Editor’s Note: This is partly what was just written by Brian Karem and published in Editor’s Notebook. I thought the part where he talks about the changing game that is taken place by this administration was spot on, and worthily for you to digest and give some serious thought about to what is happening in our country right now.


Lester Holt, the venerable NBC anchor is an example of a steady influence and calm hand who apparently nearly became physically ill when he saw my interaction with Sarah Sanders recently in the White House press briefing room. “Surely we can take these hits,” he said. Well we can’t and stop calling me Shirley. To be honest I’ve had a lifetime goal of disgusting everyone I know and I’ve apparently taken it to a new level by nearly making someone physically ill that I don’t even know.
Holt is a respected journalist and has earned it with a healthy career of solid reporting. But Holt and others are slow to understand the changing game we’re playing. The vitriol aimed at the press will soon escalate beyond the violence of being throttled by a congressman-elect in Montana. Somewhere in the U.S. right now is a young reporter going about his or her business who may have to pay a far higher price than merely being beaten – just because they’re doing their job. In Russia and other countries it isn’t unusual to find reporters killed. The day that happens in this country we’ve lost the high ground forever and we’ll be remembered as a nice experiment in self-governing that died in the dust of the vitriol and anger brought on by this last presidential election.


The reporter’s job is “obtaining the basic information quickly and accurately . . . “

-Walter Cronkite


If we have lost our mojo, then there is but one way to get it back: stand up and be accountable. We do not have to fight every fight that comes our way, but we have to selectively stand up for our rights while continuing to investigate and question a very different presidential administration than any we’ve ever encountered.
On one hand there are career bureaucrats in the executive branch of government who are doing a commendable job. As a very highly placed cabinet appointee recently told me, “I signed on for this because I truly believed we might have another Teddy Roosevelt as president. Many of our major problems exist because of the ‘swamp’ mentality. Insurance companies, banks and the media are too large. I thought we’d have a trust buster in our president – not someone who’d so quickly lose my trust.”
There are good men and women trying to do their job – and parts of the president’s message remains sound and good for the Republic – even according to the administration’s worst critics. But there are staffers suffering right now under the deluge of tweets, daily scandals and fights with the media – all of which serve to bury the president’s message and obscure whatever good he can potentially do for the country.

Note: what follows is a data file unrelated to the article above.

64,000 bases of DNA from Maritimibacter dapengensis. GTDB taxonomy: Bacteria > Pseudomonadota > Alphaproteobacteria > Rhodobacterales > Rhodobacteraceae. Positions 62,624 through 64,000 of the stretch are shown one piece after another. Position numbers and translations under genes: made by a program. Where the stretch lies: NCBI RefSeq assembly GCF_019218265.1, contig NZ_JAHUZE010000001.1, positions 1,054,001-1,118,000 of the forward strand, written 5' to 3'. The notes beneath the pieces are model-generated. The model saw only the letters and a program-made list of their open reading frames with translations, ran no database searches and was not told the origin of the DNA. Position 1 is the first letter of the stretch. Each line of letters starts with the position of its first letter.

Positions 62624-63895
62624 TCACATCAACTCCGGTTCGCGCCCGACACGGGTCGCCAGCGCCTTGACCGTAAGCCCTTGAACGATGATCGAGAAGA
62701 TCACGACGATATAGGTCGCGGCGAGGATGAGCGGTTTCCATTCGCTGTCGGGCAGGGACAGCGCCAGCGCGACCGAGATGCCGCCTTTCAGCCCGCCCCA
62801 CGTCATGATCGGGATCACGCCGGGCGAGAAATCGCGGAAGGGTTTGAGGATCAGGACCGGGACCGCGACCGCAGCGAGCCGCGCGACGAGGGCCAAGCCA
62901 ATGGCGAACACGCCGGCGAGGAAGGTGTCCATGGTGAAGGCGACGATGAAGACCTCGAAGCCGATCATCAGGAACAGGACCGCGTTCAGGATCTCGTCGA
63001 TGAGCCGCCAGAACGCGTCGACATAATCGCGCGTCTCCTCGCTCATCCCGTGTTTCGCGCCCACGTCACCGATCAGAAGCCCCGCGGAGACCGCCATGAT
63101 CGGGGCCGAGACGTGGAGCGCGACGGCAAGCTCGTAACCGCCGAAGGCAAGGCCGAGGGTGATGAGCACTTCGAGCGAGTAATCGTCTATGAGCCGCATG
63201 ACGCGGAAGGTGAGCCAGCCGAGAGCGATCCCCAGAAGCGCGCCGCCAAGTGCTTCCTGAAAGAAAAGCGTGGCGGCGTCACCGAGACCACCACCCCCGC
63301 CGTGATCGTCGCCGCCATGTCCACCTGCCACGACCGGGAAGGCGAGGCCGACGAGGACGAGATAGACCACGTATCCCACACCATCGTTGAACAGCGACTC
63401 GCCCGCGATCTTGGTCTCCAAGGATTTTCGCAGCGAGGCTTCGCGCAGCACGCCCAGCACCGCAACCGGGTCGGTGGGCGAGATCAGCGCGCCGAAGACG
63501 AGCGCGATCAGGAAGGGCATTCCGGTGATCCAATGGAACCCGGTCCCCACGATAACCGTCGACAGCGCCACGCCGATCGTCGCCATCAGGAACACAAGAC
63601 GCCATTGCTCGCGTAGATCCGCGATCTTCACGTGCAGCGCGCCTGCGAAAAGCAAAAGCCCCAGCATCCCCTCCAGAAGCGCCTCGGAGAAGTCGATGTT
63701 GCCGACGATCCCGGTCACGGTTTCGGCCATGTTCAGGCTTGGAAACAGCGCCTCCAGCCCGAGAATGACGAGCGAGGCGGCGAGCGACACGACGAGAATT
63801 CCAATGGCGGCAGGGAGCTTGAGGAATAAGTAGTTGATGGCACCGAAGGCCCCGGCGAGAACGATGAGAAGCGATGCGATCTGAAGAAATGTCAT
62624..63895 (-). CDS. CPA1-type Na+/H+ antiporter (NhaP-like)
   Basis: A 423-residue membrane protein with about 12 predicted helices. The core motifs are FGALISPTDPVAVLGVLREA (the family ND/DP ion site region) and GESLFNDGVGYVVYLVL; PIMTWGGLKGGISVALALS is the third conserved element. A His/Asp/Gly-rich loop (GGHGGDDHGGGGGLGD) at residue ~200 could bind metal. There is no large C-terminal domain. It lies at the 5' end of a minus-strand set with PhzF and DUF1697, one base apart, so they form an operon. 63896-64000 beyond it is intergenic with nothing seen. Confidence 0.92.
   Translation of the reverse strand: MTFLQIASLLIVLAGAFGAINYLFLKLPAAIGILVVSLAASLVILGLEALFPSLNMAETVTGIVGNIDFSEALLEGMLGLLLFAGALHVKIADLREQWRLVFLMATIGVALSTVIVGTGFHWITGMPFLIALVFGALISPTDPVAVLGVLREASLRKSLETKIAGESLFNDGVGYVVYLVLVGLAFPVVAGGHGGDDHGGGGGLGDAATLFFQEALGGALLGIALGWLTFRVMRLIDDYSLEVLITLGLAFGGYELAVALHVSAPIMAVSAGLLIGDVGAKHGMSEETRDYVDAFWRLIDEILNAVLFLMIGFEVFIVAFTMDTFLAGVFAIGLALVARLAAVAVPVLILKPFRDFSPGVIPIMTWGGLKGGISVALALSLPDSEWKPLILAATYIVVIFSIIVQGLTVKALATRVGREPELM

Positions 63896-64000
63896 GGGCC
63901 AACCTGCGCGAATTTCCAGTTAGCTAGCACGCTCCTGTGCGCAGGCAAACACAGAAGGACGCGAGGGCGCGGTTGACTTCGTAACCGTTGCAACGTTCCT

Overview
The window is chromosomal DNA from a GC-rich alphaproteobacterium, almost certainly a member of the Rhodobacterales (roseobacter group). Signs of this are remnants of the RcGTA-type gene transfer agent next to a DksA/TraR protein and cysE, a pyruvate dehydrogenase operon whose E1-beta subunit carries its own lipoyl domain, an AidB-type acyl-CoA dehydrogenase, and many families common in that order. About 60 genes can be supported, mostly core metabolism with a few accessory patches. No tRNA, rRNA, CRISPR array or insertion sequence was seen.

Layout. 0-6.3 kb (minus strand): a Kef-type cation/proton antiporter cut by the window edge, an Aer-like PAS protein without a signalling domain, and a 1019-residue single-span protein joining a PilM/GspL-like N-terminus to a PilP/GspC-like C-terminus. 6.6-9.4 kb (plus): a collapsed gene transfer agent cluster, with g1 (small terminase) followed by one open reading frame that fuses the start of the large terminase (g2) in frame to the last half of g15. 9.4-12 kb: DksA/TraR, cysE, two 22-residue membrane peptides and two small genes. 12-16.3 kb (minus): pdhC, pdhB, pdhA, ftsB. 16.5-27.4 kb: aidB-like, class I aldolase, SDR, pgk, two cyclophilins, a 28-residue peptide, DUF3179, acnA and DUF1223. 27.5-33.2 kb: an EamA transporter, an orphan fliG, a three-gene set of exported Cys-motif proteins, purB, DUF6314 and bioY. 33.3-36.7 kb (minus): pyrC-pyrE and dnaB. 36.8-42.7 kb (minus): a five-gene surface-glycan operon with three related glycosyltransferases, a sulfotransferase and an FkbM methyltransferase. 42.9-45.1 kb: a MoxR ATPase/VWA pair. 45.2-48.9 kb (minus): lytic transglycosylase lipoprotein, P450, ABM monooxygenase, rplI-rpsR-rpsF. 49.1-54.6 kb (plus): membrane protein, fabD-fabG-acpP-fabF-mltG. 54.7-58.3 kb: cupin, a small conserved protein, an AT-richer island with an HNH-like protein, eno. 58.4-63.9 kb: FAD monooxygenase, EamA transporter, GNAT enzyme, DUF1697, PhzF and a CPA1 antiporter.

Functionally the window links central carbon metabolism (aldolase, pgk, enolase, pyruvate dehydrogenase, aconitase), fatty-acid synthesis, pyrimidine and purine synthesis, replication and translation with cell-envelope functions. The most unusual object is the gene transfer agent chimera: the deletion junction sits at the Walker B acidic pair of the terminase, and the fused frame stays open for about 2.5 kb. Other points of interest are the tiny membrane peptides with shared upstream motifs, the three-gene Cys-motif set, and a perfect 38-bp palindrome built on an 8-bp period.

His fight with the media serves as a distraction from some of the failures – but it isn’t something we can afford to ignore. Our audience – if we want to keep them – would like to see us stand up for ourselves when appropriate to do so.
With that said, Sean Spicer also has a point. He is calmer and the press is also calmer when the cameras are turned off. McCurry takes responsibility for turning the cameras on and apologized to the press for that action. But you can’t go backward. The need for information – quickly and accurately can only be found in a press room and on camera.
This president has had fewer news conferences than anyone since Ronald Wilson Reagan. He is responsible to the Republic for which it stands one nation indivisible with liberty and justice for all to give us an accounting of his activities on behalf of the electorate. When the president has reduced his communications with the public to a 140 character tweet several times a day the on-camera press briefing is all that remains of any accountability of this administration.


I’m not advocating rudeness,”

-Sam Donaldson

That frustration is compounded by the fact that those conducting the briefing often rely on very simple statements to explain why we cannot get questions answered. “The tweet speaks for itself,” is very common as is, “I haven’t had a conversation with the president about that (whatever the issues of the day are).”
What good are these interactions with the public if we cannot even get the most basic questions answered? Did the president have a private meeting with Putin? What was discussed? Why weren’t other Americans present? Is our president engaged in espionage? Pinochle? Tiddly Winks? What?
So, Lester Holt, sorry for the indigestion I caused you – but after more than 35 years in this business I for one am not going to roll over for anyone on this issue. I don’t want to be part of the story, but I will not back away from someone telling me I’m the enemy of the people either – and we cannot back away from holding the president accountable for all of his public actions.
For the thousands of letter writers who’ve encouraged us to stand up – do not worry. We will pick our battles and we will continue. Yes, we will – on occasion – have to weather the hits. But I’m hardly unique in saying we must occasionally stand up for what is right.
Sam Donaldson was well known for his battles with several different administrations. He, Helen Thomas, and scores of others used to battle daily for access and straight answers.
“I’m not advocating rudeness,” Donaldson once said. “But I’m far more worried about those who are disinclined to ask the hard questions.”
We must push forward. We got our mojo workin’.